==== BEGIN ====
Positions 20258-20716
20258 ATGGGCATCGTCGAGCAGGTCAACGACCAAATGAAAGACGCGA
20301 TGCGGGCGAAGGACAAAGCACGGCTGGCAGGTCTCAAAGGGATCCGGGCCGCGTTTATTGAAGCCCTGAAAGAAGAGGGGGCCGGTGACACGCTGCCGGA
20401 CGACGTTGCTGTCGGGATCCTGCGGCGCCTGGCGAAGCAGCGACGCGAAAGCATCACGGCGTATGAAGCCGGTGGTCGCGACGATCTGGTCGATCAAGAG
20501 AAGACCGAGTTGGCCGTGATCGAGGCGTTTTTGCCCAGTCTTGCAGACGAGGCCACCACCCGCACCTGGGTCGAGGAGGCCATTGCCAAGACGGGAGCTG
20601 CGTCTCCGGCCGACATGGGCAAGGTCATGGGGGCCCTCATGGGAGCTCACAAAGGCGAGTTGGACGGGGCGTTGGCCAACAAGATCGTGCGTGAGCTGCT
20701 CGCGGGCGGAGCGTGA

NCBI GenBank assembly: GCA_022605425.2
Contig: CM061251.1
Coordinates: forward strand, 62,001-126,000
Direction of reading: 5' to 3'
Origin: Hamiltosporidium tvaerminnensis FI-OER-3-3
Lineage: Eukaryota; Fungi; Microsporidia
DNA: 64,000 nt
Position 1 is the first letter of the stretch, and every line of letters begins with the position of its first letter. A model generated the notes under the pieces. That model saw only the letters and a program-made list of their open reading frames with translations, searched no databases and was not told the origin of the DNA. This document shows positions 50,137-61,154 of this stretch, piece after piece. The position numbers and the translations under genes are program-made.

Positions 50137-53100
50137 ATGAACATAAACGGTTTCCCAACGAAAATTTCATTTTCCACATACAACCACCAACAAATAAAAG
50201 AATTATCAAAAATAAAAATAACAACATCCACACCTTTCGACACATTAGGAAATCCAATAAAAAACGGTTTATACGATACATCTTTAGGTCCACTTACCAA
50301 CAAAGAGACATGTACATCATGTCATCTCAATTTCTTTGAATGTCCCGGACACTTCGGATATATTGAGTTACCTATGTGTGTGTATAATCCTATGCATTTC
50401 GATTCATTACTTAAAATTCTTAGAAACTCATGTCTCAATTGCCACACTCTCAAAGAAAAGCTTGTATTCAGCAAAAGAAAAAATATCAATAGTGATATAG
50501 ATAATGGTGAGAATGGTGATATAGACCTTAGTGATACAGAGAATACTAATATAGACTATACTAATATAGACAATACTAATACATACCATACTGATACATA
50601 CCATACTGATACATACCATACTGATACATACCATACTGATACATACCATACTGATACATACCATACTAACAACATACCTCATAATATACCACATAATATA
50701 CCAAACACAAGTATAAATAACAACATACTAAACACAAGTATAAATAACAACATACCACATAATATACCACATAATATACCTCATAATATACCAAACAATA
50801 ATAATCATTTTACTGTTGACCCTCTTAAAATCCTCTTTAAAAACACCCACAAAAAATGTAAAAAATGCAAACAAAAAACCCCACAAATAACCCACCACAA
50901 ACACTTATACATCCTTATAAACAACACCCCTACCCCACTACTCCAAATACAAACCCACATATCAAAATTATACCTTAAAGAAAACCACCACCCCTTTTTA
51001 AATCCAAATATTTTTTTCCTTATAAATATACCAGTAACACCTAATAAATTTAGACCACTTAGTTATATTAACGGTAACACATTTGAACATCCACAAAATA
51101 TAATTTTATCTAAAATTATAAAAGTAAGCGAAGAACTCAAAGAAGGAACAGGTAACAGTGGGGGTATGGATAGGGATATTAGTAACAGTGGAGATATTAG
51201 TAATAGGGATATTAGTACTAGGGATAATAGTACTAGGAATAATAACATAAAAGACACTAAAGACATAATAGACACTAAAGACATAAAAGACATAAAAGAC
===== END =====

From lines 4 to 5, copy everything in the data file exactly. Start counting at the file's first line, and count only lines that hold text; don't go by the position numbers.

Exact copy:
20401 CGACGTTGCTGTCGGGATCCTGCGGCGCCTGGCGAAGCAGCGACGCGAAAGCATCACGGCGTATGAAGCCGGTGGTCGCGACGATCTGGTCGATCAAGAG
20501 AAGACCGAGTTGGCCGTGATCGAGGCGTTTTTGCCCAGTCTTGCAGACGAGGCCACCACCCGCACCTGGGTCGAGGAGGCCATTGCCAAGACGGGAGCTG